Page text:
Will one of the Philadelphia 76ers be next on the list of NBA players who are accused of alleged acts of violence during the NBA lockout? I hope not. Consider this piece my warning to keep your noses clean.
I don’t like the disturbing trend of professional basketball players getting caught up in fire flares both on and off the court. From Rucker Park to Ruger-sounding gunshots, some players have been all over the bad news headlines during the bottleneck between the NBPA and NBA owners.
There have been face shoves, fisticuffs, marijuana busts and injuries overseas. Now, a young woman’s sudden death has become one of the main focuses of media coverage surrounding the NBA.
Former Los Angeles Laker and Washington Wizard Javaris Crittenton was arrested by the feds in L.A. while allegedly trying to return to Atlanta. The FBI executed a murder warrant. Crittenton’s lawyer stated Javaris was going to turn himself in to the APD.
It would have helped if he’d have done it sooner; police spokesmen in Atlanta weren’t buying it. This negative attention isn’t doing any good; first, for the family of the victim.
Then the innocent NBA players, who are doing good things in their communities, and for one another, such as the 76ers, are subject to being included in the outrage and negative public perception. This isn’t a good time, unfortunately, to be associated with the NBA.
It positively highlights the fact that both the owners and union need to sit down and work out a deal before someone else winds up in serious trouble with the law. Crittenton positively maintains his innocence, to be sure, and he’s innocent until proven guilty.
But, being mentioned in such a heinous crime is unacceptable. While the Sixers are rocking together as a team and holding conditioning sessions, some other teams' players are seemingly going off their rockers.
Instead of garnering accolades for working screen-and-rolls, Matt Barnes, Michael Beasley and Javaris have all had their names blasted across HDTV screens via the news and You Tube via computer screens.
Some NBA owners probably wished they’d better screened these players. But are the owners really to blame? I’m sure some people will find a way to blame them for this summer of player indiscretions. It’s all on the players, in my opinion.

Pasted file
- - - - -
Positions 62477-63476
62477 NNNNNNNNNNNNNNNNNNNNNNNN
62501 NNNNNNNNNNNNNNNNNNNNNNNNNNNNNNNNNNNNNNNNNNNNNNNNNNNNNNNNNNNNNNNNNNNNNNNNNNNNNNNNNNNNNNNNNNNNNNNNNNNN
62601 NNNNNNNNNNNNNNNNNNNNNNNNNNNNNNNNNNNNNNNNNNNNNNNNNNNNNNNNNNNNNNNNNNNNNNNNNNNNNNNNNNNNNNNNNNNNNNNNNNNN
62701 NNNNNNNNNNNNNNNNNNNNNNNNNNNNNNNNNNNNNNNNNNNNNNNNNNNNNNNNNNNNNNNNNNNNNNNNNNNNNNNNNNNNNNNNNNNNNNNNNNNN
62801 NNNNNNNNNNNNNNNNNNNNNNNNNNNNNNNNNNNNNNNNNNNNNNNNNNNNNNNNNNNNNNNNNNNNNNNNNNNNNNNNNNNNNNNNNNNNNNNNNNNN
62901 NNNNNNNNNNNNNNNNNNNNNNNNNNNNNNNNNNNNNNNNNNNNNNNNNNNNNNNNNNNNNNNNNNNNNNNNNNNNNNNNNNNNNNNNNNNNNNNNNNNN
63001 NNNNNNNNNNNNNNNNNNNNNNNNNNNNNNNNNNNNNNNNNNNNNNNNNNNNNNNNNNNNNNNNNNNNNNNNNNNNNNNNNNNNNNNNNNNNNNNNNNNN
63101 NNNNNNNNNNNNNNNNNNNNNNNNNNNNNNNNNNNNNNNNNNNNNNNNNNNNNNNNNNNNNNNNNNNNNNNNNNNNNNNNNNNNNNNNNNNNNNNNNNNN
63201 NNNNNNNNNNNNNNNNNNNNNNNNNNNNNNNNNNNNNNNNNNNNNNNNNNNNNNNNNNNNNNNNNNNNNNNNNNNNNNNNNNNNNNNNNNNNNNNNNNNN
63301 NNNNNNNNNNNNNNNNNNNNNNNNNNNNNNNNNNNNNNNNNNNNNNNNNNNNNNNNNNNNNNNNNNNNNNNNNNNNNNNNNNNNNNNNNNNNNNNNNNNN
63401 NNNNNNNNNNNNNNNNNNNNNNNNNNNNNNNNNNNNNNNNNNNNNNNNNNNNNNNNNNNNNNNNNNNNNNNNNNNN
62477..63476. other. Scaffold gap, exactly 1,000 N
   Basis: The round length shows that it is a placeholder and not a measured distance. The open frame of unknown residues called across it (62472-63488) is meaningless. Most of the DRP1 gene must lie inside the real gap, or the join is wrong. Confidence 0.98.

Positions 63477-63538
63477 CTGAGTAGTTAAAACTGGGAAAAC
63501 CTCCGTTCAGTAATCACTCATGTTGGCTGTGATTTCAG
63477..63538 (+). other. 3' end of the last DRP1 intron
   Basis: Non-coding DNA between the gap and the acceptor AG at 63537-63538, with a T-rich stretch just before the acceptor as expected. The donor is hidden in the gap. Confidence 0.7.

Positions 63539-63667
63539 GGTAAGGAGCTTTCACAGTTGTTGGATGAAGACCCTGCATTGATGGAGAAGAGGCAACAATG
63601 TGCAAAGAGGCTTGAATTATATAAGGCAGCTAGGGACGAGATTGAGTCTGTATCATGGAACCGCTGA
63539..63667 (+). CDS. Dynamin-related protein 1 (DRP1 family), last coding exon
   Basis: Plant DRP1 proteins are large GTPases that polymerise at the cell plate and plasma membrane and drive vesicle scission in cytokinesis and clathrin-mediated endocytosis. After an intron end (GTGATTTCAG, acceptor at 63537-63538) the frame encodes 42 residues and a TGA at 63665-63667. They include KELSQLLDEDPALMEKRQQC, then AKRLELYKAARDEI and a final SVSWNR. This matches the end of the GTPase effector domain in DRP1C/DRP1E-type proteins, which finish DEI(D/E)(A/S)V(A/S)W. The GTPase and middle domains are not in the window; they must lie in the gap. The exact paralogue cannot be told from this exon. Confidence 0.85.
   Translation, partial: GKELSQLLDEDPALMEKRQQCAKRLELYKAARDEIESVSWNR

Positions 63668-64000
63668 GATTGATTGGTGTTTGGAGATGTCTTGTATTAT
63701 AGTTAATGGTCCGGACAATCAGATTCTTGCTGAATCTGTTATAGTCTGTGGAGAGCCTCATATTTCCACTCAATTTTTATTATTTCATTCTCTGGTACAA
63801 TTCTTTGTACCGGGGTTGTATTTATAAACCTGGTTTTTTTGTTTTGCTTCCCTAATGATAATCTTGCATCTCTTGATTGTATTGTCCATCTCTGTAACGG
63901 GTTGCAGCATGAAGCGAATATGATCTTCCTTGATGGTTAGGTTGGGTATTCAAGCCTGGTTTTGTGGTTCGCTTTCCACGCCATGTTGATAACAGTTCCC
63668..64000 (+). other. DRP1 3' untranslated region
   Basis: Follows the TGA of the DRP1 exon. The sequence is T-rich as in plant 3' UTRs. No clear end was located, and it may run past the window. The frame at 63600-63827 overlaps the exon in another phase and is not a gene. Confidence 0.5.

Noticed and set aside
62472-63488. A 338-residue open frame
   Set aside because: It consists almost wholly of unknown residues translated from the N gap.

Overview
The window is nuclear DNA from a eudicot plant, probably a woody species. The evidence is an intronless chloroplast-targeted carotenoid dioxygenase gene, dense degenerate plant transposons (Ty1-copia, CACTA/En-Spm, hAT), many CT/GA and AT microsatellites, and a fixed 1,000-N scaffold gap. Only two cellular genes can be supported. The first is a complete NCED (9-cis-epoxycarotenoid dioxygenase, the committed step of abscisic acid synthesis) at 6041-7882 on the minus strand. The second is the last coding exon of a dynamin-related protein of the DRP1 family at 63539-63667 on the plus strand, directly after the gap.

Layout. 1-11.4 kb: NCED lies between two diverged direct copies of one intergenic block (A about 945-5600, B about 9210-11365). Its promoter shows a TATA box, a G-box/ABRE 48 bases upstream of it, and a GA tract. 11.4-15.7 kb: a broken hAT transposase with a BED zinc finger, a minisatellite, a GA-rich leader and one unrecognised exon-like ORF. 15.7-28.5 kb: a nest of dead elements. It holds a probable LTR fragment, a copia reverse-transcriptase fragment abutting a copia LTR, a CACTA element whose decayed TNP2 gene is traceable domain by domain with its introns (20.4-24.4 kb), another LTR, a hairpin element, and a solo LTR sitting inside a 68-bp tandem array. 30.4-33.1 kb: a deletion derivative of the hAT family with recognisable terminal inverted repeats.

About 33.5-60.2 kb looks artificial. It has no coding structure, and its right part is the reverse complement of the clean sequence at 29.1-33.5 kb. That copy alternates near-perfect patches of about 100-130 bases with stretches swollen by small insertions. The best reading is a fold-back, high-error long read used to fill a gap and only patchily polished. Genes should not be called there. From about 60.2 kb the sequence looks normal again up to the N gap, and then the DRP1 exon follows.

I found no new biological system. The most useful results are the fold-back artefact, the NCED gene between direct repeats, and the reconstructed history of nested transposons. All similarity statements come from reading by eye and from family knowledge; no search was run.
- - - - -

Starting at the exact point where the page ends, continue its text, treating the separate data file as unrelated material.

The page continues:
The fact that most players have stayed out of trouble with so much free time on their hands is virtually no media outlet’s lead story. Should there be more of these stories? It seems to me that it’s getting to be that players who stay out of trouble are actually more newsworthy.
The latest negative news is, of course, centered around Crittenton. A native of Atlanta, he’d been relegated to playing in the D-League with his current team—the Dakota Wizards—but he definitely has NBA talent.
He left Georgia Tech after his freshman season and was drafted by the mighty Los Angeles Lakers at No. 19 overall in 2007. L.A. has a keen eye for talent, and Crittenton had talent both on and off the court.
He played alongside Dwight Howard as a sophomore at Southwest Atlanta Christian Academy. The Atlanta area is home to some goons, but Howard isn’t one of them.
So, what went wrong with Javaris? He was a McDonald’s All-American, Georgia’s Mr. Basketball, an honors student and a member of the Future Business Leaders of America.
He was busted and suspended for 38 games from the NBA in 2009-10, along with an immature veteran teammate, Gilbert Arenas, for bringing guns to the arena. Crittenton pleaded guilty to a misdemeanor gun charge on Jan. 25, 2010.
He got probation in court and his release from the Washington Wizards. The Michael Jordan-owned Charlotte Bobcats released him last October and Crittenton went home to Atlanta where he was reportedly robbed in April.
The A.T.L. area is home to some goons, and Crittenton is allegedly one of them. Authorities are reportedly blaming him for the death of an innocent victim—the young woman.
I find it sadly ironic that the NBA guard who fell to the D-League because he couldn’t shoot straight is now living a nightmarish symbolic tragedy—a reality of his professional life.
As a professional, I don’t want to have to write about stuff like this ever again. Sadly, I think I’ll have to. I hope it’s not a Philadelphia 76er.
Lake Cruise is a writer, period. Contact him at firstname.lastname@example.org
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